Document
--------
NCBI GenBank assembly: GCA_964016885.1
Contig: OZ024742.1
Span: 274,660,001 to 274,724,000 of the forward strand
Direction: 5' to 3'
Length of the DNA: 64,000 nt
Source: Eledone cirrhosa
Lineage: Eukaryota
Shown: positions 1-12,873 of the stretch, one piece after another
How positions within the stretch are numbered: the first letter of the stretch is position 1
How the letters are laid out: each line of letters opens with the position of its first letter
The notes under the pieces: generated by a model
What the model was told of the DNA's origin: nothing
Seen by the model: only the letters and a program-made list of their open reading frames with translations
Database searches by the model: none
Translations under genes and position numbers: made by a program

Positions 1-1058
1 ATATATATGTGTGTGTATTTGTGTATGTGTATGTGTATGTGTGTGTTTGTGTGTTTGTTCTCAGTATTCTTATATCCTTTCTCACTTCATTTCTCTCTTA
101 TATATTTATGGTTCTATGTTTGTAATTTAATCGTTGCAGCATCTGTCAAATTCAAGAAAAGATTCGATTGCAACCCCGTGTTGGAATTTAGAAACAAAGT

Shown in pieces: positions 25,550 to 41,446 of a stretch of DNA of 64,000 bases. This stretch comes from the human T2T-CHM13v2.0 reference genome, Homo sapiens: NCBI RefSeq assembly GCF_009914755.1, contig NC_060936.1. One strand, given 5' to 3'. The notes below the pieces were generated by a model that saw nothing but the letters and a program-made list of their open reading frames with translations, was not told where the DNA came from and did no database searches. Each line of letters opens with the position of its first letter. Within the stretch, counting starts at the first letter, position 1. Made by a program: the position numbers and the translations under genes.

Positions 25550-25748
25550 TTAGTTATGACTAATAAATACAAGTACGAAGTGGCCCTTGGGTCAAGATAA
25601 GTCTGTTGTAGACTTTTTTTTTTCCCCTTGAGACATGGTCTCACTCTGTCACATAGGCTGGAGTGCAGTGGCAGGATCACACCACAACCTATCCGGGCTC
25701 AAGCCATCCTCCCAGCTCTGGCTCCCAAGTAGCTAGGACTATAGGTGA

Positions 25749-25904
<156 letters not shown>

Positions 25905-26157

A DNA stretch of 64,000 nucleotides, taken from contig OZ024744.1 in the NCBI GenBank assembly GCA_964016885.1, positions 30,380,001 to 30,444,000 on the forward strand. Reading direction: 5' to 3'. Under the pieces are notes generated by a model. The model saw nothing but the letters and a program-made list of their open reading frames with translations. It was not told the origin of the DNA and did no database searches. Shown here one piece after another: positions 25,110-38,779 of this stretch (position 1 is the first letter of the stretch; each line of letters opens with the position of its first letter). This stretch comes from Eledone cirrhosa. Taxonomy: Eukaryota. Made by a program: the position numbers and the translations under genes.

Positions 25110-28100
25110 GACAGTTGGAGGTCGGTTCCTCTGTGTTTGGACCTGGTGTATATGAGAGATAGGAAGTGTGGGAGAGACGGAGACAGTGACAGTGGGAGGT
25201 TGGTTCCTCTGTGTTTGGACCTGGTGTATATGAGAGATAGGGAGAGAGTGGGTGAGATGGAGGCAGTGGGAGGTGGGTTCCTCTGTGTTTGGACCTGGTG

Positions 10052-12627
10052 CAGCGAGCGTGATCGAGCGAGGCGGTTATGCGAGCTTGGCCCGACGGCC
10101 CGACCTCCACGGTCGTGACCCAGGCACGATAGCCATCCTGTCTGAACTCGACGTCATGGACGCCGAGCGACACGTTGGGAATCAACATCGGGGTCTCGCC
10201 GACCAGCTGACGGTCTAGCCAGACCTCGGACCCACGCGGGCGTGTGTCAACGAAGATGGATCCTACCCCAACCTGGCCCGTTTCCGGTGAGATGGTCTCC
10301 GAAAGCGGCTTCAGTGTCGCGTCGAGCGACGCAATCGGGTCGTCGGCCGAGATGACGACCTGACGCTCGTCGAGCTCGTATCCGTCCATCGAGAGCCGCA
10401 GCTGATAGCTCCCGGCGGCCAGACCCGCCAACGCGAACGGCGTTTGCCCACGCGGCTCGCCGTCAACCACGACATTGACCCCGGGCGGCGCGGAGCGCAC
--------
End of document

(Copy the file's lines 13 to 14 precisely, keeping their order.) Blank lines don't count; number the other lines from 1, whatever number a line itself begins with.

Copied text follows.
Seen by the model: only the letters and a program-made list of their open reading frames with translations
Database searches by the model: none